CHICAGO — The wife of a Chicago lottery winner who was poisoned with cyanide said Tuesday she was devastated by his death and cannot believe her husband could have had enemies.
Shabana Ansari spoke to The Associated Press a day after news emerged that Urooj Khan, 46, died from cyanide poisoning in July. Prosecutors, Chicago police and the Cook County Medical Examiner's Office are investigating Khan's death as a homicide, but they have not given any details or announced any suspects.
Ansari would not talk about the circumstances of her husband's death, saying it was too painful to recall. She described Khan as a hard-working and generous man who would send money to orphanages in their native India.
"I was shattered. I can't believe he's no longer with me," said the short, soft-spoken Ansari, standing in one of three dry-cleaning businesses her husband started after immigrating to the U.S. from India in 1989.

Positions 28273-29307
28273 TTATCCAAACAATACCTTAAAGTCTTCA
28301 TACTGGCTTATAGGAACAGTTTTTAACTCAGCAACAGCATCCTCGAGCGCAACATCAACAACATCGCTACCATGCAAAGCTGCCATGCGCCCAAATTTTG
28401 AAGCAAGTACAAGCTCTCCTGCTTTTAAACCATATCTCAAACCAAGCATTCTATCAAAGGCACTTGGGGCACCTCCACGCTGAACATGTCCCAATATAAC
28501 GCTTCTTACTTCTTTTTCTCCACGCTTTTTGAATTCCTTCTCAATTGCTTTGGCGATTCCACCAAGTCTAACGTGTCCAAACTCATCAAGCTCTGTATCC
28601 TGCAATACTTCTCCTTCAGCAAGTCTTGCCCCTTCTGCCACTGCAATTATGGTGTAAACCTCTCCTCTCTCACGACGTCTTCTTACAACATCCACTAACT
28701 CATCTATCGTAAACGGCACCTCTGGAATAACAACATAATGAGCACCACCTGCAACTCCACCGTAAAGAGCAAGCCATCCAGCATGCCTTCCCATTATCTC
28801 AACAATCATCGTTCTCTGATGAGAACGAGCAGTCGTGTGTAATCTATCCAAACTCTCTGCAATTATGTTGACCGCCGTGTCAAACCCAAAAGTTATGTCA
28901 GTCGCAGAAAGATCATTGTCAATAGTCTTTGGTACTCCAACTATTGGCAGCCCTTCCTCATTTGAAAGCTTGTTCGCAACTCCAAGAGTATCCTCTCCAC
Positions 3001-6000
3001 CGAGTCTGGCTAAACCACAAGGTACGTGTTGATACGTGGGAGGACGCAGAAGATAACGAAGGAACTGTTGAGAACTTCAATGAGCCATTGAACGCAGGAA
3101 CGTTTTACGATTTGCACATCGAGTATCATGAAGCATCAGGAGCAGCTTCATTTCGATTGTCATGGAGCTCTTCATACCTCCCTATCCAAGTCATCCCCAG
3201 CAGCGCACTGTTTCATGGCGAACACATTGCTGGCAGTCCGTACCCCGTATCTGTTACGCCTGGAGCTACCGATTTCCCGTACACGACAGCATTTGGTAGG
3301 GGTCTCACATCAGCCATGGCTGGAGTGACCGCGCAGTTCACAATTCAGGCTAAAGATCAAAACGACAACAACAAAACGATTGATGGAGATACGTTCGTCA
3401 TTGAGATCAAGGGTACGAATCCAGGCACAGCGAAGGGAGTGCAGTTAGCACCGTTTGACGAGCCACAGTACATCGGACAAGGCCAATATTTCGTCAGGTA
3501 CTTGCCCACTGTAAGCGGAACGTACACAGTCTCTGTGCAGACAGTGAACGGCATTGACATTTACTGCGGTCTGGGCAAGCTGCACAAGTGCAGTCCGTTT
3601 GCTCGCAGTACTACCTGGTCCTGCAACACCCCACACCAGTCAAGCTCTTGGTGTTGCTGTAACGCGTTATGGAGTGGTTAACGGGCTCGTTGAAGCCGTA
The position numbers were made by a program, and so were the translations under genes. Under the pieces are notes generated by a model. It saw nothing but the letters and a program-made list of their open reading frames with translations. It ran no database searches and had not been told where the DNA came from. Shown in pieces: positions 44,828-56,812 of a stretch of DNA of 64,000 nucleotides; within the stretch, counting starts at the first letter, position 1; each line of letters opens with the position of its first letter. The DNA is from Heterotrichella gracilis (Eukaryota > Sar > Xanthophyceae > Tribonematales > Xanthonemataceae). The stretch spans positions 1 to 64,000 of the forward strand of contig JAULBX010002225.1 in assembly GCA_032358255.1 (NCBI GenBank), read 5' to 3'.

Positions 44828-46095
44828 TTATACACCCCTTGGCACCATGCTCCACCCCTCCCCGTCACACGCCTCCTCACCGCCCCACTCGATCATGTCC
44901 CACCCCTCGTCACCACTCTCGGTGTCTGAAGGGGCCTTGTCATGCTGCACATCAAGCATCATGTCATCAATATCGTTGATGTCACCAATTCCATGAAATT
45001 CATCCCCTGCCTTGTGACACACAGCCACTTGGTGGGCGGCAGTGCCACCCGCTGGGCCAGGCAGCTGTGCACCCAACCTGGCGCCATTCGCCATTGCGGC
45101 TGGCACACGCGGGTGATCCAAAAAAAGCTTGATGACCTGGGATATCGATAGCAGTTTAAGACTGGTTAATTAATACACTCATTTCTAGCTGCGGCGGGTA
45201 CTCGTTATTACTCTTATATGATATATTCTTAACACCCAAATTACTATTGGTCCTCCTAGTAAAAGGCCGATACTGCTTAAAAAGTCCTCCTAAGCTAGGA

Khan's death on July 20 was initially ruled a result of natural causes. But a relative's request for a deeper look resulted in the startling conclusion months later that Kahn was killed with the poison as he was about to collect $425,000 in winnings.
"I don't think anyone would have a bad eye for him or that he had any enemy," said Ansari, adding that she continues to work at the dry cleaner out of a desire to honor her husband and the businesses he built.
Ansari, 32, moved to the U.S. from India after marrying Khan 12 years ago. She said she hopes the truth will come out and that she has spoken with police detectives about the case.
Chicago police Superintendent Garry McCarthy told reporters Tuesday that he had never seen anything like Khan's case in his 32 years of policing in New York, New Jersey and now Chicago.
Authorities plan to exhume Khan's body in the next few weeks in hopes they might be able to test additional tissue samples and bolster evidence if the case goes to trial.